“The issue is, if it includes the president of the United States because the president has complete authority under our laws to categorize or declassify anything and isn’t under the inspector general,” he says. “It’s a dirty scenario lawfully highly stuffed that as we saw yesterday, the Congress is really, really distressed and upset about.”

When reporting about the call appeared earlier on Thursday, Trump tweeted that the reporting was “fake news” and questioned why any person would believe he ‘d disclose something improper in a conversation with a foreign leader: “I would just do what is best anyhow, and only do helpful for the U.S.A.!”

3. International climate strike

A week-long international environment strike begins today with some individuals avoiding their jobs and trainees planning to walk out of class in hopes of ending the world’s dependence of nonrenewable fuel sources.

Greta Thunberg, a 16- year-old climate activist from Sweden, is leading the charge after she made headings with her two-week journey across the Atlantic Ocean on a zero-emissions yacht.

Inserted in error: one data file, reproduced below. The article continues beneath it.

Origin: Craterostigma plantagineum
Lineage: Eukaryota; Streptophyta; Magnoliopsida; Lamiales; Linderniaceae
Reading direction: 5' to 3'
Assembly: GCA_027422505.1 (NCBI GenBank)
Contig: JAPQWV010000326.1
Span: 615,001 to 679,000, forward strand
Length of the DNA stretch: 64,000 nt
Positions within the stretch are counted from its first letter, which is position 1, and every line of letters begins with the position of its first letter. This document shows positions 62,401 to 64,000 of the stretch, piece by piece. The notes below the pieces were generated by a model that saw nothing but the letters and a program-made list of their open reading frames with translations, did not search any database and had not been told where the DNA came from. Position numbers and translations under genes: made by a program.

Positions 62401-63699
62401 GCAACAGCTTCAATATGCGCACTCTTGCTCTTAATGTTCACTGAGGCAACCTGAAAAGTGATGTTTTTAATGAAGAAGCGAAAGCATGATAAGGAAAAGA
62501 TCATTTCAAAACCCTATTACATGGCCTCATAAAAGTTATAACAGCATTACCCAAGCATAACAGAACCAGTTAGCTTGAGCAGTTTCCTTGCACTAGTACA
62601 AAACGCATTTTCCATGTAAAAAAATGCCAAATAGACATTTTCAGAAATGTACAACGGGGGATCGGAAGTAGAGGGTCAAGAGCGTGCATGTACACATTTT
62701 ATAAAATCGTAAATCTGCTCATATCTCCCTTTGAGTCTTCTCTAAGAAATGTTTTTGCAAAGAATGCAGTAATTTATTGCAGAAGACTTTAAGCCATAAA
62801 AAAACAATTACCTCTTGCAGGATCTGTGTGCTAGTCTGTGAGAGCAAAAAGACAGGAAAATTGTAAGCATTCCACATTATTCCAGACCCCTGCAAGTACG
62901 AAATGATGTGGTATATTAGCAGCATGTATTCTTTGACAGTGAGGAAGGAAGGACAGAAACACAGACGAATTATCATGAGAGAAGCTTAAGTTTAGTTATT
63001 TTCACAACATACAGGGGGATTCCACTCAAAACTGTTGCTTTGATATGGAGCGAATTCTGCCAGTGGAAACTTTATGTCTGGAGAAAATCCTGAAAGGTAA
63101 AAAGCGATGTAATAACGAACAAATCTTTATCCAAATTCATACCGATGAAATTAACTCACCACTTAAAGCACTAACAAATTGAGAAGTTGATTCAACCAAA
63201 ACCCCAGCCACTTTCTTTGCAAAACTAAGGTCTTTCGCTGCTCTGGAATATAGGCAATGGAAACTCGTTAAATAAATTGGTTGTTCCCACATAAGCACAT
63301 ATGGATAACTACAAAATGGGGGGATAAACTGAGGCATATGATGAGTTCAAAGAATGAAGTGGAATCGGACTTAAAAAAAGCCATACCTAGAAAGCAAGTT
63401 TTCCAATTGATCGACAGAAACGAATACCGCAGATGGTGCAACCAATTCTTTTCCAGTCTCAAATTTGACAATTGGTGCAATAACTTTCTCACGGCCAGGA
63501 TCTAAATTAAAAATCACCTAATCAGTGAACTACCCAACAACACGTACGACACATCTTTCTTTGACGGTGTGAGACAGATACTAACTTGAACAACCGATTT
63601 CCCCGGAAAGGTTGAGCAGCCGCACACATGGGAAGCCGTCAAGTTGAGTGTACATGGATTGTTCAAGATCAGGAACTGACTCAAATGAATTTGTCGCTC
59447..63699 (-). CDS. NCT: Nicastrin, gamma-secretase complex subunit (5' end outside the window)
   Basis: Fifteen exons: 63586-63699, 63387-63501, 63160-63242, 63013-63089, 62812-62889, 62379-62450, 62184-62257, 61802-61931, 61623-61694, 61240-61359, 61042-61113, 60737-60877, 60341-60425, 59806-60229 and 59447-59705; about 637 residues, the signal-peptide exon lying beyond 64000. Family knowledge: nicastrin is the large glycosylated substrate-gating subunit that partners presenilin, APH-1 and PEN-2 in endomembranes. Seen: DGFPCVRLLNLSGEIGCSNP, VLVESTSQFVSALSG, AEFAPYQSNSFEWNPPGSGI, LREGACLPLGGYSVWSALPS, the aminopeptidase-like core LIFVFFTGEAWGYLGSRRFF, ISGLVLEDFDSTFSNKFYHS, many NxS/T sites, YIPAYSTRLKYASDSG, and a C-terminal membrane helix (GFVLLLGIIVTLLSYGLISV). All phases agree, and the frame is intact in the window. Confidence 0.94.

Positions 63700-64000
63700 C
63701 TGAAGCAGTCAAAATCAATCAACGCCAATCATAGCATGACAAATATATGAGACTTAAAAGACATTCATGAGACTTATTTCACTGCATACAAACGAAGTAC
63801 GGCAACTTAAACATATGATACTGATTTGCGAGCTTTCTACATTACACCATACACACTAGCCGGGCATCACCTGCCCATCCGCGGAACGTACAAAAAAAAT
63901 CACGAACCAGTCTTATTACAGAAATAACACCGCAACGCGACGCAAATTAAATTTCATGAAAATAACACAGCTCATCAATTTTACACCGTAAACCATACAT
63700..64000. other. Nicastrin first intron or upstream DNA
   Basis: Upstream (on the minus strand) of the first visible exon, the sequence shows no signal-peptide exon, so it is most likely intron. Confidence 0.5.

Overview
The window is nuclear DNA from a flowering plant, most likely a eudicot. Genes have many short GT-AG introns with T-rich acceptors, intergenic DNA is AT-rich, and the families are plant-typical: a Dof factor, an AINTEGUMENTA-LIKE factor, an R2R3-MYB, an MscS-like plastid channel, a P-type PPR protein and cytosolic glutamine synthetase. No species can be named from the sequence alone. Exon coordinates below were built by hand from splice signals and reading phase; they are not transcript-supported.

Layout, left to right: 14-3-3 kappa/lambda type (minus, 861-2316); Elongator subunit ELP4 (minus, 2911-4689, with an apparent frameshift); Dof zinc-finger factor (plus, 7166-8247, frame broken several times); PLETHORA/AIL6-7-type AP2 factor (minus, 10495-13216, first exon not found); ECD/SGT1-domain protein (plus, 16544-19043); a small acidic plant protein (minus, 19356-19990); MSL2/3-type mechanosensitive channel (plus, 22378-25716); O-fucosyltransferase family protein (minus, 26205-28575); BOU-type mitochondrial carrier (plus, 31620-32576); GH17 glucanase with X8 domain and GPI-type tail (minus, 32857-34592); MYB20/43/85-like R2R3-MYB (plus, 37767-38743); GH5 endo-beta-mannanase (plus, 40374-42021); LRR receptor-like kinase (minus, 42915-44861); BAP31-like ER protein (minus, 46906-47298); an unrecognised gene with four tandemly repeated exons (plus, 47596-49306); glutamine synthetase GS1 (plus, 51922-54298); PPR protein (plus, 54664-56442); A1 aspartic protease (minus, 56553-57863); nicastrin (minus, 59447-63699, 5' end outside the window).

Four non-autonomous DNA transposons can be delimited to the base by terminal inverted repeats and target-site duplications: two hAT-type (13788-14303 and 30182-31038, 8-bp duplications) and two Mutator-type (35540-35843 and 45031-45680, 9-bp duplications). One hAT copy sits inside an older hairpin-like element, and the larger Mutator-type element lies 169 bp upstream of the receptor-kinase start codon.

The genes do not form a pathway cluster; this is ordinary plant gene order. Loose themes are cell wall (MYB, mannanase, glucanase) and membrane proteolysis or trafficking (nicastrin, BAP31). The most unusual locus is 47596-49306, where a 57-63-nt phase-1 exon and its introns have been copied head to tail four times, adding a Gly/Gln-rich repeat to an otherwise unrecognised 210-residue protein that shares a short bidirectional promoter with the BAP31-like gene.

“Given that she’s pertained to the United States ahead of the UN summit in New York next week, there’s been a fair bit more momentum towards getting huge national groups together in different places to strike for more attention to the concern of environment modification,” ABC News’ Stephanie Ebbs tells “Start Here.”

PHOTO: Commuters navigate early morning traffic as they drive towards downtown Los Angeles, July 22, 2src19.Mike Blake/Reuters, FILE
Commuters browse morning traffic as they drive towards downtown Los Angeles, July 22, 2019.

4. Vaping crisis

U.S. health authorities are now reporting 530 cases of lung illnesses linked to e-cigarettes, including at least 8 deaths.

While much of the cases include off-market or THC-related products, authorities are still attempting to determine whether a specific brand or item triggered the multi-state outbreak, but some states are taking matters into their own hands.